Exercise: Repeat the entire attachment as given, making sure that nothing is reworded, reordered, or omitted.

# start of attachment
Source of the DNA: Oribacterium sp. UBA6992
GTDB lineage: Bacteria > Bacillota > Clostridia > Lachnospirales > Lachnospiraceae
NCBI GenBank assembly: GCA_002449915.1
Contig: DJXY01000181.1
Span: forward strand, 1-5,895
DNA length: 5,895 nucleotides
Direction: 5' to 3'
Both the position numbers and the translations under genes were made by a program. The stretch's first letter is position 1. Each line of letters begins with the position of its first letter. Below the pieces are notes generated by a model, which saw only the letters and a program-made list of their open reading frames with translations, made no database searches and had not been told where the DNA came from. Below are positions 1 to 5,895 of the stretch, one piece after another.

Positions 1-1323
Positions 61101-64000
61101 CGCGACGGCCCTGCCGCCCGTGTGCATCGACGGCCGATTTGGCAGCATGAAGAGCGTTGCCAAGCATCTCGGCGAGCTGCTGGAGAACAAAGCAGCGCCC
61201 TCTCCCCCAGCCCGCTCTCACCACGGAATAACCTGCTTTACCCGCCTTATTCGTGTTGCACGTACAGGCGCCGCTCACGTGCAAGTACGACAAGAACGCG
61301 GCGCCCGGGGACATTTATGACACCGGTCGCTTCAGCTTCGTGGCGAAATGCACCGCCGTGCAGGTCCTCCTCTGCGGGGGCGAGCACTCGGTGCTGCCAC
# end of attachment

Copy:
Source of the DNA: Oribacterium sp. UBA6992
GTDB lineage: Bacteria > Bacillota > Clostridia > Lachnospirales > Lachnospiraceae
NCBI GenBank assembly: GCA_002449915.1
Contig: DJXY01000181.1
Span: forward strand, 1-5,895
DNA length: 5,895 nucleotides
Direction: 5' to 3'
Both the position numbers and the translations under genes were made by a program. The stretch's first letter is position 1. Each line of letters begins with the position of its first letter. Below the pieces are notes generated by a model, which saw only the letters and a program-made list of their open reading frames with translations, made no database searches and had not been told where the DNA came from. Below are positions 1 to 5,895 of the stretch, one piece after another.

Positions 1-1323
Positions 61101-64000
61101 CGCGACGGCCCTGCCGCCCGTGTGCATCGACGGCCGATTTGGCAGCATGAAGAGCGTTGCCAAGCATCTCGGCGAGCTGCTGGAGAACAAAGCAGCGCCC
61201 TCTCCCCCAGCCCGCTCTCACCACGGAATAACCTGCTTTACCCGCCTTATTCGTGTTGCACGTACAGGCGCCGCTCACGTGCAAGTACGACAAGAACGCG
61301 GCGCCCGGGGACATTTATGACACCGGTCGCTTCAGCTTCGTGGCGAAATGCACCGCCGTGCAGGTCCTCCTCTGCGGGGGCGAGCACTCGGTGCTGCCAC